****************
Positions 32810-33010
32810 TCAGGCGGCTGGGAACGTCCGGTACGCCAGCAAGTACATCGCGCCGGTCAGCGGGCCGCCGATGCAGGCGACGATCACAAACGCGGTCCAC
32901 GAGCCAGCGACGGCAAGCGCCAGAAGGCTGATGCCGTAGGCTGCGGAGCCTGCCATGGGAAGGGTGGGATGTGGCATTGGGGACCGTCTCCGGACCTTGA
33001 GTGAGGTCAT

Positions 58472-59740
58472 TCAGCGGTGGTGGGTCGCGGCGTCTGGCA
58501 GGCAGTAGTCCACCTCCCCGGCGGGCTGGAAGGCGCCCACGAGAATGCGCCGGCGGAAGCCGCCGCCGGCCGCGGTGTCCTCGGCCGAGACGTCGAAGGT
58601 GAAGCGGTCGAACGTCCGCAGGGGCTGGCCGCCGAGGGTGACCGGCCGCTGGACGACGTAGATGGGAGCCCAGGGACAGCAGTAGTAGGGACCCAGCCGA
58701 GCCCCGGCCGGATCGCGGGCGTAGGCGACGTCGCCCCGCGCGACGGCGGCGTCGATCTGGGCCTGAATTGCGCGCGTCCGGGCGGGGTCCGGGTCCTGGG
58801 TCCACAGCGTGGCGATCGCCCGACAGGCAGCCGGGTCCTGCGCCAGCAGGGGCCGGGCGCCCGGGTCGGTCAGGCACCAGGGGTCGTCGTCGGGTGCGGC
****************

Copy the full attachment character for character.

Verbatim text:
Positions 32810-33010
32810 TCAGGCGGCTGGGAACGTCCGGTACGCCAGCAAGTACATCGCGCCGGTCAGCGGGCCGCCGATGCAGGCGACGATCACAAACGCGGTCCAC
32901 GAGCCAGCGACGGCAAGCGCCAGAAGGCTGATGCCGTAGGCTGCGGAGCCTGCCATGGGAAGGGTGGGATGTGGCATTGGGGACCGTCTCCGGACCTTGA
33001 GTGAGGTCAT

Positions 58472-59740
58472 TCAGCGGTGGTGGGTCGCGGCGTCTGGCA
58501 GGCAGTAGTCCACCTCCCCGGCGGGCTGGAAGGCGCCCACGAGAATGCGCCGGCGGAAGCCGCCGCCGGCCGCGGTGTCCTCGGCCGAGACGTCGAAGGT
58601 GAAGCGGTCGAACGTCCGCAGGGGCTGGCCGCCGAGGGTGACCGGCCGCTGGACGACGTAGATGGGAGCCCAGGGACAGCAGTAGTAGGGACCCAGCCGA
58701 GCCCCGGCCGGATCGCGGGCGTAGGCGACGTCGCCCCGCGCGACGGCGGCGTCGATCTGGGCCTGAATTGCGCGCGTCCGGGCGGGGTCCGGGTCCTGGG
58801 TCCACAGCGTGGCGATCGCCCGACAGGCAGCCGGGTCCTGCGCCAGCAGGGGCCGGGCGCCCGGGTCGGTCAGGCACCAGGGGTCGTCGTCGGGTGCGGC